Some recent titles in your Scripture series have focused on what the Bible says about fundamental Catholic dogmas, including Mary and the Eucharist. Do you approach the Bible primarily from an apologetic perspective?
Not exactly. This book is not written against the issues of the Protestant Reformation, but in response to the claims of the new atheism against faith in general that a lot of Catholics are struggling right now to answer. I know that traditional apologetics are necessary, and I say that as somebody who was in theology studies at a time when apologetics was a discarded art. So that’s why I have a certain apologetic component to what I do, but I focus on answering the concerns of new atheists like Richard Dawkins and Christopher Hitchens, not the arguments of the Baptists. Today we Catholics have a lot more in common with the evangelicals than we do with almost anyone else. What brings us together is our common need for evangelism against the new atheism, but also our need to share common values like religious freedom.
Why should Catholics care about studying the Bible outside of Mass?
We all have to answer the basic question of whether we believe this book to be God’s work or not. Do Catholics make an act of faith by which we recognize that God wants to communicate with human beings, that he has already communicated with us through a concrete salvation history, and that the Bible is the Word of God rather than just a book like any other? Does the Bible make some demand on my mind and will to recognize this history of revelation and to make a commitment to what God has revealed? Am I willing to go that far?
How has the Bible helped you to grow in your own faith?
When I started seminary in 1963, in the minor seminary for the Archdiocese of Chicago, we had a freshman class on the Bible. I decided to read the whole Bible straight through, which was a real challenge for a high school freshman. My father was not much of a practicing Catholic, but he had gone to the Holy Land on leave after World War II, and I remembered being excited by his stories of Bethlehem.
As I began reading the Bible and becoming fascinated with it, I gradually learned to read and love the original languages in particular. Hebrew and Greek gave me the sense that “it happened” and that these were real people who wrote this text. Then I had a desire to make sense of everything that was going on in this whole history of Judaism and Christianity. Slowly, I came to the point of finding nourishment in the Biblical texts, discovering a sense of life that I didn’t get in other kinds of literature. There’s nothing like the Biblical text anywhere else.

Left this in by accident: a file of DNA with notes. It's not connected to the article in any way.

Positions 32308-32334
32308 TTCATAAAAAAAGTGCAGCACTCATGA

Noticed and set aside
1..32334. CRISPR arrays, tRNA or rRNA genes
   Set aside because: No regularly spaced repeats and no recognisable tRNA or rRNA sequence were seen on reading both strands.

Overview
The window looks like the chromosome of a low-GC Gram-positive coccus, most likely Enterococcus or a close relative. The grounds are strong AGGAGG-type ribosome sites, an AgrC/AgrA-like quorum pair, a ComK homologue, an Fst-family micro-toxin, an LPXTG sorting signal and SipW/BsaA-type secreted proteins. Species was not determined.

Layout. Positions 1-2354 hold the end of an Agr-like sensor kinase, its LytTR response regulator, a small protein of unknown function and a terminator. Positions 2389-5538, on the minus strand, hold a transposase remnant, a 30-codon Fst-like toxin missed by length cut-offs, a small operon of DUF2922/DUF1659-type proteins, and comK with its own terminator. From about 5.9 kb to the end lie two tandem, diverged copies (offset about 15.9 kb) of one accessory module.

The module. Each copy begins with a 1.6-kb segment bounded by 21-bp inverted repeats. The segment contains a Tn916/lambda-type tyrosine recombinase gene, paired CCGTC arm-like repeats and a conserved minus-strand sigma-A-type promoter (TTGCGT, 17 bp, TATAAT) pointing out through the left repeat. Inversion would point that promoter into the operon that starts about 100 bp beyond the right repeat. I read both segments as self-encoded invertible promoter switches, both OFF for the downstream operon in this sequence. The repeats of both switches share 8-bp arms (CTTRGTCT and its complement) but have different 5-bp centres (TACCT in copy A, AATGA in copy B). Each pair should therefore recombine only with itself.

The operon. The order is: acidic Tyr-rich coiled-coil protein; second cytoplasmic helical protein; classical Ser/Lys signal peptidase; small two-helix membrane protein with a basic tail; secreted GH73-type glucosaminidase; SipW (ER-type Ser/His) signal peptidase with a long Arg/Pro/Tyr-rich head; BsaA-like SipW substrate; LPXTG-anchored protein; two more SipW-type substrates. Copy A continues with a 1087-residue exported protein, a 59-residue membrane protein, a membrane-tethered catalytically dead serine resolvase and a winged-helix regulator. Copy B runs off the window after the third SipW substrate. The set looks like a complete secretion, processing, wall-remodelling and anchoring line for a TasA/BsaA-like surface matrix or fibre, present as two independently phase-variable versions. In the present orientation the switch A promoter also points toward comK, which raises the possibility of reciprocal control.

Over the course of my studies, I also had to read non-Israelite ancient literature like Canaanite writings, and I became even more impressed. Throughout the whole Bible, every hero of faith is also a sinner, and the record of these sins is utterly distinctive of the Bible. You don’t find that anywhere else in ancient Mesopotamian literature, where Canaanite and other writers tend to give you only the good side of their heroes. By contrast, the Jewish writers were capable of a real honesty about people like David and Abraham—I mean, Abraham lied about his wife twice, and they put that in there. That’s remarkable!
Does this uncensored approach to salvation history make it easier for modern readers to identify with the Bible?
That’s one of the components that separates the Biblical literature from mythology. The more I’ve studied the text, the more I’ve seen how it fits with the real history of the time. Even the lists of names in the Bible fit the common names of those periods, not those of later periods. These are authentic Bronze Age names that fit what we see elsewhere in the archaeological record. The more you study these kinds of details, the more you see a certain historical authenticity, and I’m impressed with that. In other words, I don’t think they’re just making this stuff up!
Any last thoughts?
The question for me is, how do we contribute to the New Evangelization that St. John Paul II talked about? How do we communicate our faith, morals and the basic good news of the Gospel to other people? That, to me, is number one. I generally describe myself as a “paint-by-numbers” and “stay-inside-the-lines” Catholic who is very happy with the picture, if you know what I mean. I love our Catholic faith and I’m convinced that Catholicism will be the most important force for transforming our culture, which has been remarkably violent over the past century. You hear people say religion is the biggest cause of war in the past century, but atheism was by far the most vicious force throughout the 20th century, in places like Germany and Russia.
That viciousness is precisely what I’d like to see Catholicism transform, just as it transformed the barbarians at the end of the Roman Empire. It was saints like Augustine, Patrick and Gregory the Great who were inspired by the sacred text and were therefore the only ones who had perspective on their collapsing culture. The Romans had no perspective on themselves, but the Christians knew better, because they saw that Scripture gave a perspective on being human that was nowhere in the pagan literature. We’ll be the ones to do it again.
Sean Salai, S.J., is a summer editorial intern at America.